There’s nothing like a good, robust discussion to get the blood pumping and the cogs turning in the midst of an otherwise mundane work day. Last time, The Big Debate discussed the idea of franchise fatigue, and whether the associated claiming of release dates, years in advance, was a good or bad thing for the audience. This time, while the rest of the UK is focused on the historic referendum for Scottish Independence, Andrew Heaton and Sarah Myles are turning their attention to a very different, but no less complex issue – the presence, or not, of classism in TV.
Representation in the media is a very hot topic right now, with various sections of society quite rightly becoming increasingly vocal on the issue. The reason is simple: it’s important to see ourselves portrayed fairly, because the media is hugely influential in the formation of both public opinion, and of individual self-esteem. We complain when women are sidelined, because it both reflects and reinforces patriarchal attitudes in society. We complain when shows are populated only with white people, because it both reflects and reinforces attitudes of white privilege in society. We complain when the media is so heavily biased toward able-bodied people, because it both reflects and reinforces the sidelining of everyone who isn’t. But, we rarely talk about class. Why is that? Given how the concept of class structure has become ever more apparent in global terms since the current economic crisis took hold, it seems bizarre that the subject is still more or less taboo – at least in the UK.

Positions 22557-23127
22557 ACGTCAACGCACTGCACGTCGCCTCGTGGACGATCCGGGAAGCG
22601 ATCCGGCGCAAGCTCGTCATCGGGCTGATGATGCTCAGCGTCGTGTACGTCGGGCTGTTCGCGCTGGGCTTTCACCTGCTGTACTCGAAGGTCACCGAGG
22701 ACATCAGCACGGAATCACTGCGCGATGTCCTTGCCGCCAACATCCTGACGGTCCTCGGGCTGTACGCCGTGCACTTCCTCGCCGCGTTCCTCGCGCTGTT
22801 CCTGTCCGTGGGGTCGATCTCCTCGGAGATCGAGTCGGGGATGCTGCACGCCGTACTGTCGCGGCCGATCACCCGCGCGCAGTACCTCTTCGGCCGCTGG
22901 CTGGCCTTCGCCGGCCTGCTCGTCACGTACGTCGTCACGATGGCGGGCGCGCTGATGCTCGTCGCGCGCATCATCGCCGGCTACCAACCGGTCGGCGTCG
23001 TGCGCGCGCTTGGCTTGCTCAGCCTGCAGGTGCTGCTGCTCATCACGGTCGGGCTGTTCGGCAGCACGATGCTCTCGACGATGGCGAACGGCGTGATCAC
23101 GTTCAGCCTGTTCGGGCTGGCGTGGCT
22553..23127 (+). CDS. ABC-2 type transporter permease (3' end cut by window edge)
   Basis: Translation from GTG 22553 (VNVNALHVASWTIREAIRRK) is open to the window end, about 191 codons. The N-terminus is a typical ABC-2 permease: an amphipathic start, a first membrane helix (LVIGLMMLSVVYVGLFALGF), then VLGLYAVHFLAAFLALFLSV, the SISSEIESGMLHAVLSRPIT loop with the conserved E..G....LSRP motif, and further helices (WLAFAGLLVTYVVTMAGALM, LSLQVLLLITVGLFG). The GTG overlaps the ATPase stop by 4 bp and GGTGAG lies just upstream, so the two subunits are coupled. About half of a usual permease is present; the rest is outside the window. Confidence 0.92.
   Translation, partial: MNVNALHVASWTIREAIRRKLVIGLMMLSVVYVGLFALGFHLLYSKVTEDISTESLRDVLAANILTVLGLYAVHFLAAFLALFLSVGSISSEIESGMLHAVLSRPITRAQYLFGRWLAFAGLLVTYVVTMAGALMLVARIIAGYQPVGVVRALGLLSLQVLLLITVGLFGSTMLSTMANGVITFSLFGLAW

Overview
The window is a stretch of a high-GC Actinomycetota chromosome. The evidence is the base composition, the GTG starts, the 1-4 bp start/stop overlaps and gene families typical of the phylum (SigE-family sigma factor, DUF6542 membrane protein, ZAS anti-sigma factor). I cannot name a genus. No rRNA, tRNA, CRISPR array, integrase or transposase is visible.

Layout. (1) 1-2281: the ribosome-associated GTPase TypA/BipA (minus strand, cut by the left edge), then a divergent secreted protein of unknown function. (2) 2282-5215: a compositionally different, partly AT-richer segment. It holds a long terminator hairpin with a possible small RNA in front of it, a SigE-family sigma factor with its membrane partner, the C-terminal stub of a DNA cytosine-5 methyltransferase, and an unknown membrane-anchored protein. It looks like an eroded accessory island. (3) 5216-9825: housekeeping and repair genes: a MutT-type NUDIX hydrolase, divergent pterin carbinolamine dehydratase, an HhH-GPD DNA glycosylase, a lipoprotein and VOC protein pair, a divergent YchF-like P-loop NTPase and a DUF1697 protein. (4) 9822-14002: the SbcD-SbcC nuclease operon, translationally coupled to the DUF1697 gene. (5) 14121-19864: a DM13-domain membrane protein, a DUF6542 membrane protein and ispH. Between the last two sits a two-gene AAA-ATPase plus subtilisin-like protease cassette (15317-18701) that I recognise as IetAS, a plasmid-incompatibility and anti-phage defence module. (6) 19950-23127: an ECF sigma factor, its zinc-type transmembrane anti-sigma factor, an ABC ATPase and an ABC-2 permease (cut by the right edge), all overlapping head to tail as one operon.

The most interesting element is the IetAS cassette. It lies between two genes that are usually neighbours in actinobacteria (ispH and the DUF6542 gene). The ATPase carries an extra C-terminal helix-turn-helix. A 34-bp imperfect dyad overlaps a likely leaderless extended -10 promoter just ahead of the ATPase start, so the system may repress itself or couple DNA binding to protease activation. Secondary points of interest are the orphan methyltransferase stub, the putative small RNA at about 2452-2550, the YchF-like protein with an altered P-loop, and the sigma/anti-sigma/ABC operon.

So, as our comments section prepares itself to welcome your contributions to this discussion, our writers enter the debate arena – prepared to deploy reasoned argument with cat-like reflexes.